Schools and families both critical in mental health support for kids and teens

Only concerted effort can help teens, so many of whom are falling prey to emotional blinding and hijacking, which robs them of all rationality.

It has been just over a month. The incident at an educational institute in NOIDA where a young boy killed his girlfriend, and then killed himself, sent shockwaves through the city. Unfortunately, this is no isolated case. Deaths by suicide or criminal acts involving young adults are being reported with alarming frequency. Incidents like the NOIDA one is just another stark reminder of the grave mental health issues among a high proportion of our adolescent and youth population. Especially post-COVID.

It is by now well known that certain behavioural trends among children are tell-tale signs of underlying mental health issues — bullying, social isolation, substance abuse, self-harm, stress, depression, anxiety and suicidal tendencies.

But what are the underlying factors?

While there has been no scientific research in India to understand the extent of the pandemic’s impact on mental health, a UNICEF survey covering 21 countries in The State of the World’s Children 2021 report said one in seven youngsters in India, between 15 and 24 years of age, has shown some form of mental health issues such as feelings of depression or disinterest. Out of this number, only 41% felt there was a need to seek help from a mental health professional. This was the lowest across the 21 countries surveyed.

Read more: Loneliness: An urban epidemic that carries the same risk as smoking 15 cigarettes a day!

“COVID-19 has done a lot of harm to the psychology of school kids,” says Nidhi Garg, a school teacher in one of Delhi’s premier schools. “During the pandemic, my friend’s 17-year-old son got addicted to online games and was glued to his phone. His entire behaviour has changed: he has become ill-mannered, speaks disrespectfully.” 

Nidhi Garg, school teacher
Says Nidhi Garg, a primary school teacher: “All schools are supposed to have a counsellor. But how can one or two counsellors look after so many students? Schools do not give importance to mental health.” Pic courtesy: Nidhi Garg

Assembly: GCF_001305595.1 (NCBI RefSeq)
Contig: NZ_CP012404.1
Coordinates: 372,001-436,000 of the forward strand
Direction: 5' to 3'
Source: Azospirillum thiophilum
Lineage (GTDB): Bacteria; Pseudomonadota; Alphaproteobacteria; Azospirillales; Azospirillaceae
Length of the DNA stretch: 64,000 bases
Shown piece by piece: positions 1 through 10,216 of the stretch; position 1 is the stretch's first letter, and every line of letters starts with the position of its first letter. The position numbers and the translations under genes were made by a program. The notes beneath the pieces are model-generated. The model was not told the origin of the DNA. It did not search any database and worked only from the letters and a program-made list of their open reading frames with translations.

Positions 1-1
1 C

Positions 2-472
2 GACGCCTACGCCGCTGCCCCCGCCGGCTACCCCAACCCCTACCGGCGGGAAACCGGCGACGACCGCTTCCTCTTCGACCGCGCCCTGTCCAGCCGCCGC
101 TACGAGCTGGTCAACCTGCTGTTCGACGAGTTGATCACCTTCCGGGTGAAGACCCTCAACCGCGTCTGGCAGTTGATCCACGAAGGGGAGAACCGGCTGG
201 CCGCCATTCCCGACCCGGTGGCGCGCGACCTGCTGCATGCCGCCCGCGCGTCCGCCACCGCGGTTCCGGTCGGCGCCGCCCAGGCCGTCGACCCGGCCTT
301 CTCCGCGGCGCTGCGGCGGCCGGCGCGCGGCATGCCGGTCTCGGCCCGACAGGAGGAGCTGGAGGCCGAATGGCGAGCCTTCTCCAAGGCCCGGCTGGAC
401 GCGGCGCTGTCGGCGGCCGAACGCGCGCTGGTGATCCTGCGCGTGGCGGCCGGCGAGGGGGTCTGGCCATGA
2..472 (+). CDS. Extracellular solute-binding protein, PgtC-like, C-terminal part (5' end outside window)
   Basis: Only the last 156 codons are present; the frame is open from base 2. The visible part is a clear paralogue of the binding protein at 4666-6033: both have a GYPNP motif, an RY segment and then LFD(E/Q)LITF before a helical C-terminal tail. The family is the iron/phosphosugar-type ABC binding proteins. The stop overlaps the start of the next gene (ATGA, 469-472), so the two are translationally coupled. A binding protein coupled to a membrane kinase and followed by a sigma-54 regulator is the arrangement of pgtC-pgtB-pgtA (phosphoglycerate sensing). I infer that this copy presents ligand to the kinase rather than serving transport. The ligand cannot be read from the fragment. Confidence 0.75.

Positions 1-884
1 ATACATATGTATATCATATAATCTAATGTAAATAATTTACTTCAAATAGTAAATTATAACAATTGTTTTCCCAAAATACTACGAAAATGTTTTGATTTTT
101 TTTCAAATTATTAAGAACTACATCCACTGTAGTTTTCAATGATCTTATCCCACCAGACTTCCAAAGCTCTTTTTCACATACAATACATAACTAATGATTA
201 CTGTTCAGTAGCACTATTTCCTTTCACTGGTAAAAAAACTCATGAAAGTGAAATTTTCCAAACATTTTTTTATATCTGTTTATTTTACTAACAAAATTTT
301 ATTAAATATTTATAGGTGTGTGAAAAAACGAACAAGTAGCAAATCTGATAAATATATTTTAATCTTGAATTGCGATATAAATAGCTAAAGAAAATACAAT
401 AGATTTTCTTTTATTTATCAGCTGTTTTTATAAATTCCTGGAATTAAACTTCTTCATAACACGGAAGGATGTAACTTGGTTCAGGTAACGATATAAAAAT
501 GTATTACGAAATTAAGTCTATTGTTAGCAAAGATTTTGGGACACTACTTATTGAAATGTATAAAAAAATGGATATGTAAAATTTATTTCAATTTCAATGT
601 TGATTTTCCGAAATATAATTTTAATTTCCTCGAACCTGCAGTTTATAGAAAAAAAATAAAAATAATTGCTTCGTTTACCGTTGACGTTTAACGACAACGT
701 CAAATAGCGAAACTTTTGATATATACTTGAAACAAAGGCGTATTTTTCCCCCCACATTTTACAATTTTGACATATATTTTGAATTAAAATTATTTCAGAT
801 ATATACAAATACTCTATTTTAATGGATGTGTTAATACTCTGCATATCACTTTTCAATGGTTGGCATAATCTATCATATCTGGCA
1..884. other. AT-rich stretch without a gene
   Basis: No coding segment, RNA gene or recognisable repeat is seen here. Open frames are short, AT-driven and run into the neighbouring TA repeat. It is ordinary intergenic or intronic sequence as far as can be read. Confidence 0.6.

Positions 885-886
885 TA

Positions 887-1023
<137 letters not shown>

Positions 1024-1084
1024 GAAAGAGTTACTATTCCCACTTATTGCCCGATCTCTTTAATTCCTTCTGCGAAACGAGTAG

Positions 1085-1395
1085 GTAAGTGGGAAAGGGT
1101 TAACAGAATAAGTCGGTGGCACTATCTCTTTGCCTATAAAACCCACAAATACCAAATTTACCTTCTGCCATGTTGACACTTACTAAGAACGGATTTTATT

Nidhi, like many others, knows that some games have a detrimental impact on a teenager’s psychology. “But he does not listen to us. We have no idea what he does in school”.

“COVID-19 and the uncertainties of the post COVID period have impacted students’ psychology, and we do not know how long it will continue,” adds Dr Bishnupriya Dutt, Professor, Theatre and Performance Studies, School of Arts and Aesthetics, Jawaharlal Nehru University (JNU). “Mental Health is given importance nowadays, but the problem is too huge. Whatever is being said or done now will never be enough”.

Are educational institutions failing our youth?

Under the prevailing circumstances, mental health awareness and promotion should be top priority for all educational institutes.  “But we hardly attach any importance to it,” says Prachi Srivastava, Child and Adolescent Psychologist and Founder, Stapoo –Counselling Intervention Centre for Young Adults.

“Students are given too much exposure to different things in formative years. As a result, by the time they reach their teens, they often develop performance anxiety. That anxiety makes them dysfunctional and they find it difficult to cope even if the smallest demand or expectation is not met. Plus the challenges posed by remote learning, the line between the fantasy world and the real world has evaporated”.

Education professionals have recognized the impact a student’s mental health has on learning and achievement. They realize that there’s a great deal that can be done to help students with mental health issues.

As a primary school teacher with more than 10 years of experience, Nidhi says: “All schools are supposed to have a counsellor. But how can one or two counsellors look after so many students? Schools do not give importance to mental health.”

Prachi Srivastava, child pscyghologist
Prachi Srivastava, Child and Adolescent Psychologist: “With the challenges posed by remote learning, the line between the fantasy world and the real world has evaporated,” Pic courtesy: Prachi Srivastava.

According to Prachi, the various incidents of young adults in school or college taking to crime clearly indicates that their emotional health is not prioritised as much as academic achievements. “And for that, parents, teachers and senior school management are equally responsible. It is for them that a mental health course should be designed.”

“They (children and teens) live with a fragile ego identity. Because they see their parents living a robotic life and talking about materialistic things, they copy that. What do you say when a five-year-old child talks about brands?” she asks.

According to Prachi, recognizing and addressing emotional distress, fostering a sense of belonging, and providing accessible mental health support should be integral parts of educational systems. “Right now, good role models are missing. Life is seen as a 20-second insta reel where transformation takes just 20-seconds and results in a so called perfect life magically.”  

Education policy and students’ mental health

A lot is being said about the New Education Policy (NEP) 2020, which provides for a “a holistic, 360-degree, multidimensional report (holistic progress card) of all students that reflects in great detail. the progress as well as the uniqueness of each learner in the cognitive, affective and psychomotor domains.”

As part of the policy, teachers are asked to focus on socio-emotional learning so as to ensure a student’s holistic development. NEP 2020 also addresses concerns over physical and mental health, emphasising on well-trained social workers, counsellors and community involvement in the school system.